Based on the ANOVA test result, it was concluded that the average perceived intelligence is not affected by facial expression, but gender has an effect. Males were rated higher average perceived intelligence as compared to female regardless of the facial expressions.

### Scenario 3

Participants (N=12) in a study were randomly assigned to one of two types of therapy – either talk therapy or drug therapy (n = 6 per condition). Mood scores were analyzed at two time points for all clients: 4 weeks and 12 weeks into the start of the therapy. Mood scores are presented in the table below, with higher scores indicating improved / more positive moods. Use the data to answer the questions in this set.

TalkDrug
4 weeks12 weeks4 weeks12 weeks
P179P747
P257P859
P345P945
P466P1036
P578P1125
P677P1246

9. How many factors are in this scenario? For each clearly labeled factor, state how many levels it has and list them. Also label each factor as “BS” or “WS”.

## ANSWER

There are two factors in this scenario – type of therapy, a BS factor with 2 levels; and time point, a BS factor with 2 levels.

10. Paste all relevant statistical output in the space provided below:

## ANSWER

Descriptive Statistics

Dependent Variable: Mood Score

Type ofTherapyTime pointMeanStd. DeviationN
Talk4 Weeks6.00001.264916
12 Weeks7.00001.414216
Total6.50001.3817012
Drug4 Weeks3.66671.032806
12 Weeks6.33331.505556
Total5.00001.8586412
Total4 Weeks4.83331.6422512
12 Weeks6.66671.4354812
Total5.75001.7754424

Breusch-Pagan Test for Heteroskedasticitya,b,c

Chi-SquaredfSig.
0.63310.426
• Dependent variable: Mood Score
• Tests the null hypothesis that the variance of the errors does not depend on the values of the independent variables.
• Predicted values from design: Intercept + Therapy + Time + Therapy * Time

Tests of Between-Subjects Effects

Dependent Variable: Mood Score

SourceType III Sum of SquaresdfMean SquareFSig.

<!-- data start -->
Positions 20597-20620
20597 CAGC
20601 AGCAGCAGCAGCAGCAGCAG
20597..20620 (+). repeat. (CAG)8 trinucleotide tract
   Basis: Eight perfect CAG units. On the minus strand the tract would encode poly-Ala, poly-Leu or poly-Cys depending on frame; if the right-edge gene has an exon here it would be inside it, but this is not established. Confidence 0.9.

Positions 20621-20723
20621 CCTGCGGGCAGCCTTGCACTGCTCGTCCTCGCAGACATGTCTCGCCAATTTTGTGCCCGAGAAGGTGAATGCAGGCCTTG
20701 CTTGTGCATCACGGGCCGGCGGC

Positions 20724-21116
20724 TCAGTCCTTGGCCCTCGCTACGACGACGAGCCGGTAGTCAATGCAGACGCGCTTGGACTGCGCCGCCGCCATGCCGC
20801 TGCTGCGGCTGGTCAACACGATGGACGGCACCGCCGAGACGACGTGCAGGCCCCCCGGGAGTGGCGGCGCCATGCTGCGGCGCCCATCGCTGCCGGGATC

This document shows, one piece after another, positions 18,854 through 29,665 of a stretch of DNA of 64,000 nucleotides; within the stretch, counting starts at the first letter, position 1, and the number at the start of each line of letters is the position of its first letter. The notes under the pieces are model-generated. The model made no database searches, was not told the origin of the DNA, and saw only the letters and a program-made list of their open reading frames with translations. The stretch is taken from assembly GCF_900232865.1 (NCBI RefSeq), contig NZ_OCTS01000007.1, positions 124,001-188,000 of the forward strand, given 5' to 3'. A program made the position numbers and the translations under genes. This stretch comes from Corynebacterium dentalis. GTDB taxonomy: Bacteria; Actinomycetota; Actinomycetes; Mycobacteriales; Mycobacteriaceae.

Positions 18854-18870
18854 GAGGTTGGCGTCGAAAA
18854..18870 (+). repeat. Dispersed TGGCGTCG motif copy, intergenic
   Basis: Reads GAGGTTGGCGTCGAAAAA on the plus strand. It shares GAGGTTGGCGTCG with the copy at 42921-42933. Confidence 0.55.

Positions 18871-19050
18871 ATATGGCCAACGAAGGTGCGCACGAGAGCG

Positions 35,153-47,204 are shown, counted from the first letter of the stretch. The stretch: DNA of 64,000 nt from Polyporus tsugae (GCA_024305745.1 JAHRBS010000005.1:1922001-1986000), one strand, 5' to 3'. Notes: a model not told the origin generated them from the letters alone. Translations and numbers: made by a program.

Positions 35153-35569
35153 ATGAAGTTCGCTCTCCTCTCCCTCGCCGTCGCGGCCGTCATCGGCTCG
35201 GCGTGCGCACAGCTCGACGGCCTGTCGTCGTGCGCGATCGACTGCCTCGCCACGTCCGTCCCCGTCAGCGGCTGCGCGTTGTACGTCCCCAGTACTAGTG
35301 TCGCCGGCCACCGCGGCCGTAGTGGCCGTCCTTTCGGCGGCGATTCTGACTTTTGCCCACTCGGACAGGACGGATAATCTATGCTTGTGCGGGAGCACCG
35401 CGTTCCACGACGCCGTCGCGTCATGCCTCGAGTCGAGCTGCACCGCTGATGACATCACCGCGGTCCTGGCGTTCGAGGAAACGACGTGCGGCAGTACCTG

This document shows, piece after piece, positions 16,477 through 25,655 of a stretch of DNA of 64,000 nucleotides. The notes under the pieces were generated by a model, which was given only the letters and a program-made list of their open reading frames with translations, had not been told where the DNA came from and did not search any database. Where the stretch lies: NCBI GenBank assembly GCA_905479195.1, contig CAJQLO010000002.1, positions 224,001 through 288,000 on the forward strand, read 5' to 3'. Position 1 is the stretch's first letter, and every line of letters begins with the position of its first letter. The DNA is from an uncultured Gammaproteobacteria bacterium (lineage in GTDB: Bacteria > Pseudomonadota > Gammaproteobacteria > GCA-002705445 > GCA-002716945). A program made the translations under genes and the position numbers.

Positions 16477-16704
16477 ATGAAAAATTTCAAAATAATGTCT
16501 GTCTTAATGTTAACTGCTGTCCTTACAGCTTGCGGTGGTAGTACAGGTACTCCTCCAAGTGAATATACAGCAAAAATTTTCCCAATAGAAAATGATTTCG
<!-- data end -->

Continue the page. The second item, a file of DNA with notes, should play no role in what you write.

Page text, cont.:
CorrectedModel37.833a312.6117.2760.002
Intercept793.5001793.500457.7880.000
Therapy13.500113.5007.7880.011
Time20.167120.16711.6350.003
Therapy *Time4.16714.1672.4040.137
Error34.667201.733
Total866.00024
CorrectedTotal72.50023

a. R Squared = 0.522 (Adjusted R Squared = 0.450)

11. Create appropriate graph(s) in SPSS and paste it in the space provided below (note select only the most relevant but you must have at least one – points will be deducted for additional graphs that are not the best choice based on the results of the analysis). (4 pts)

## ANSWER

12. Present the results using APA format. This includes a full write-up to include a complete statistical notation as shown in the weekly presentations. The write-up also needs interpretation. If significant, state how. If it is not significant, what does that mean in layman’s terms? Additional examples of APA results sections are also available in the “Helpful Hints” document.

## ANSWER

A two-way ANOVA with interaction was computed to test if there is any difference in average mood score for the two types of therapy at different time points. 6 participants in talk therapy reported average mood score of 6.00 (SD=1.26) at 4-week time, and 7.00 (SD=1.41) at 12-week time. 6 participants in drug therapy reported average mood score of 3.67 (SD=1.03) at 4-week time, and 6.33 (SD=1.51) at 12-week time.

Based on the two-way ANOVA, the main effect of therapy was statistically significant, F(1,20) = 7.79, p=.011. The main effect of time was statistically significant, F(1,20) = 11.64, p = .003. The interaction effect was found to be statistically insignificant, F(1,20) = 2.40, p = .137. The Breusch-Pagan test for heteroskedasticity was statistically insignificant, χ2 = 0.633, p =.426.

Based on the ANOVA test result, it was concluded that the average mood score improved at 12-week time from 4-week time for both types of therapy. However, the talk therapy had higher mood score than the drug therapy at both time intervals. There was no evidence of interaction in the data.